This was the suggestion reported this week — but it is simply not correct.
Investigations into criminal matters are rightly handled by police and the courts, and universities are not proposing that this change.
In fact, universities strongly encourage anyone who comes forward to go to the police, where the matter will be dealt with according to the laws of the land.
In recent years, Australian universities have engaged in a sector-wide program of work to communicate even more clearly the standards of conduct required in our communities. A central message has been that our universities must be places of safety and respect.
Universities have always had codes of conduct or other policies that set out acceptable standards of behaviour expected from all members of the university community. And when allegations of a breach of those codes are brought to a university, there have been standards, policies and procedures to guide a response to these matters.
As is the case in many other sectors and workplaces, including the Australian Public Service, the standard is whether, on “the balance of probabilities”, there has been a breach of a code of conduct.
Use of this standard is not new. It has applied in matters of alleged misconduct in universities — including sexual misconduct — for decades. But what is new is that universities are communicating that standard with greater visibility to students.
In sector-wide guidelines, developed by Universities Australia and released this year, this point is made crystal clear: “ … a university cannot determine whether a crime or a civil wrong has occurred; rather, it can only determine whether someone has, on the balance of probabilities, breached the university’s code of conduct”.
These guidelines for the university sector were developed following extensive consultation with legal experts.
It bears repeating: universities do not determine criminal culpability. Nor are universities purporting to.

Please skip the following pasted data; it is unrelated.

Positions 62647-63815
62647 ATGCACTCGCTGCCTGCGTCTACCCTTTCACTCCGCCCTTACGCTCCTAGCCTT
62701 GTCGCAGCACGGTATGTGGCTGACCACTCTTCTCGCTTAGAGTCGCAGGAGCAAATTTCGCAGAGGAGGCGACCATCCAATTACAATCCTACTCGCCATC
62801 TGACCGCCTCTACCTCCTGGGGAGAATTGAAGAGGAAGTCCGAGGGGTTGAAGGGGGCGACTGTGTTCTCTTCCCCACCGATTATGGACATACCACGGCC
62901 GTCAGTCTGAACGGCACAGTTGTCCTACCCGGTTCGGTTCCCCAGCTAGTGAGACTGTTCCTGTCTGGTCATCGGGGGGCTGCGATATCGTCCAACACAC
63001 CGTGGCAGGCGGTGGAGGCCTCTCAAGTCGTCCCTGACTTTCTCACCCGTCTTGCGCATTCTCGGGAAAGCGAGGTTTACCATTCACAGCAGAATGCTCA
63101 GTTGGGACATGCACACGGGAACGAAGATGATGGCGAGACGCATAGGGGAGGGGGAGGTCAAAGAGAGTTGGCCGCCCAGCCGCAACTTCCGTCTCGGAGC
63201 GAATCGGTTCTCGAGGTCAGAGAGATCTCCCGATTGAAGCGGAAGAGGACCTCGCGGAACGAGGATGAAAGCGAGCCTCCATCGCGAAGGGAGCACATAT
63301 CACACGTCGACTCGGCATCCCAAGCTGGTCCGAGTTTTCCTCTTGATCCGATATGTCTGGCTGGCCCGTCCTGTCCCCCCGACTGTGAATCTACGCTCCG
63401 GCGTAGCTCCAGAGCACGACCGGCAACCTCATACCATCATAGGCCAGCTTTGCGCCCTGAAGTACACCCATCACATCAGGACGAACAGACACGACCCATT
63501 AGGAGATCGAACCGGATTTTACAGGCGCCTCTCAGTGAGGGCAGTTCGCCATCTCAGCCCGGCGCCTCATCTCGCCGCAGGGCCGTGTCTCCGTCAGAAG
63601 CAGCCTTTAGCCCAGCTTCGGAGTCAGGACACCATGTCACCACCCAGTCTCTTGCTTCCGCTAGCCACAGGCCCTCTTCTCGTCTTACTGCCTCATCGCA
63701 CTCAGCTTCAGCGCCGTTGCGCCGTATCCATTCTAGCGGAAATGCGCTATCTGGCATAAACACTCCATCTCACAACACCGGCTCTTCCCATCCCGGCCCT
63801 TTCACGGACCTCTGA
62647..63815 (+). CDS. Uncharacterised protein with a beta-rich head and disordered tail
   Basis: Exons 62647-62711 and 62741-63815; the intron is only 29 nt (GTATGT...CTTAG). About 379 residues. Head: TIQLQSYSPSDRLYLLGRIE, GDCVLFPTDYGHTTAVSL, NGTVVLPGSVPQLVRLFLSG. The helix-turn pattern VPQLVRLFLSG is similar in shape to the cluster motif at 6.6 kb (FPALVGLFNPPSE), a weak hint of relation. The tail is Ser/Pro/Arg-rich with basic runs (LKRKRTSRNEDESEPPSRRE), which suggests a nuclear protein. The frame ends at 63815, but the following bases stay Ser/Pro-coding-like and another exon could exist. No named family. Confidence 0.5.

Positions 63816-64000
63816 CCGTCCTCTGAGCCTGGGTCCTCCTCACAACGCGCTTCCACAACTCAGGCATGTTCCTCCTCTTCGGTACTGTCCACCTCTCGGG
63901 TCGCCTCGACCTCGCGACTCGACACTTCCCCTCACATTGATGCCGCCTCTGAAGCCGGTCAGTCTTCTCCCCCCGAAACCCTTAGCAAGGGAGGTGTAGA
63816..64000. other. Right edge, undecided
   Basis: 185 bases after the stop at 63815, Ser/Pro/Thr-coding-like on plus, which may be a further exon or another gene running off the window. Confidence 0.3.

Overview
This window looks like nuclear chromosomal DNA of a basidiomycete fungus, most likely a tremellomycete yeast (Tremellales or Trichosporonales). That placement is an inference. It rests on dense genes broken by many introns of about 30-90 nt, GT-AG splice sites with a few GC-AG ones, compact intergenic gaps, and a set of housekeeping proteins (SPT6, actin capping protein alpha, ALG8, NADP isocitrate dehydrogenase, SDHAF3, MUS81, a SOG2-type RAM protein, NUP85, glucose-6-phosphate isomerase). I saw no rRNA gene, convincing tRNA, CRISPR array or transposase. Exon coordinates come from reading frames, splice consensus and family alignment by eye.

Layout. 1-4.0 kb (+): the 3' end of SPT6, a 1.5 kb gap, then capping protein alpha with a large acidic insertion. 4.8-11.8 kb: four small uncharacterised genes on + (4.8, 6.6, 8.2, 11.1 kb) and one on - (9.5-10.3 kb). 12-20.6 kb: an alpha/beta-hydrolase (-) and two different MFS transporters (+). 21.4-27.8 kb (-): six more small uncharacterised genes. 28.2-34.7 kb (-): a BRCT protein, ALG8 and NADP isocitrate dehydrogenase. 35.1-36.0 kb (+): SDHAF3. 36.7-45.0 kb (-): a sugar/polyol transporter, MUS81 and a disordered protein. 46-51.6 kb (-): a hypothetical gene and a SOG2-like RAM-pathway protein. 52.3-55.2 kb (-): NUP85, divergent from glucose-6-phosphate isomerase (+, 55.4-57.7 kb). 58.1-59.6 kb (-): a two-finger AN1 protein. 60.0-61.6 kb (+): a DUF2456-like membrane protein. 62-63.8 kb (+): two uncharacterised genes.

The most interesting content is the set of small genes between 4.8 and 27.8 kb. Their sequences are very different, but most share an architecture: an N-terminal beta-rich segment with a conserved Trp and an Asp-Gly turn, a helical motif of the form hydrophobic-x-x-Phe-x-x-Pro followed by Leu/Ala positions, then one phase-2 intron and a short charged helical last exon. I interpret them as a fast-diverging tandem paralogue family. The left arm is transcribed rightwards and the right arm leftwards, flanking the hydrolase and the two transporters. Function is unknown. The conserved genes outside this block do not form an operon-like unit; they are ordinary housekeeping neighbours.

The Institute for Public Affairs has said — incorrectly — that universities are “effectively adjudicating a criminal matter”. And that universities are doing so using “a low threshold of guilt”.
That is not correct. Rather, misconduct processes assess whether someone’s conduct — on the balance of probabilities — falls below the standards required by universities’ codes of conduct or other policies.
The university does not make a judgment about whether a criminal act has occurred.
It is also important to highlight that universities encourage students who have reported a crime to go to police. But care is also taken to respect the wishes of — and not breach the privacy of — a student who reports a sexual assault to the university. In some cases, however, universities are required to report to police — for example under mandatory reporting obligations.
Where a matter is reported to police, we seek advice from police about whether a university misconduct process could prejudice a criminal investigation.
Irrespective of whether a matter is reported to police, universities still have obligations to ensure they do not breach their duty of care to their students.
Universities also have a duty to ensure the health and safety of those in the university community is not put at risk — a breach of which can expose the university to criminal penalty.
Whether a criminal investigation is under way or not, universities provide support and care to all students.
Our guidelines acknowledge that in all cases, natural justice and procedural fairness must apply and all parties must be kept informed as any misconduct complaint progresses.
For decades, dedicated university staff have been working with great care on these issues, hearing disclosures and reports of sexual violence and supporting students.
Some of those most likely to experience sexual harassment or sexual assault in Australia are the same groups that attend universities in large numbers — particularly women aged between 18 and 24.
That’s why universities have worked carefully with sexual violence experts, students and lawyers to build on earlier years of effort through a co-ordinated program of work across the sector. Universities’ priority is the safety and wellbeing of their students.
And so it will remain.
Catriona Jackson is chief executive of Universities Australia. This opinion piece was published in The Australian on Wednesday 24 October 2018.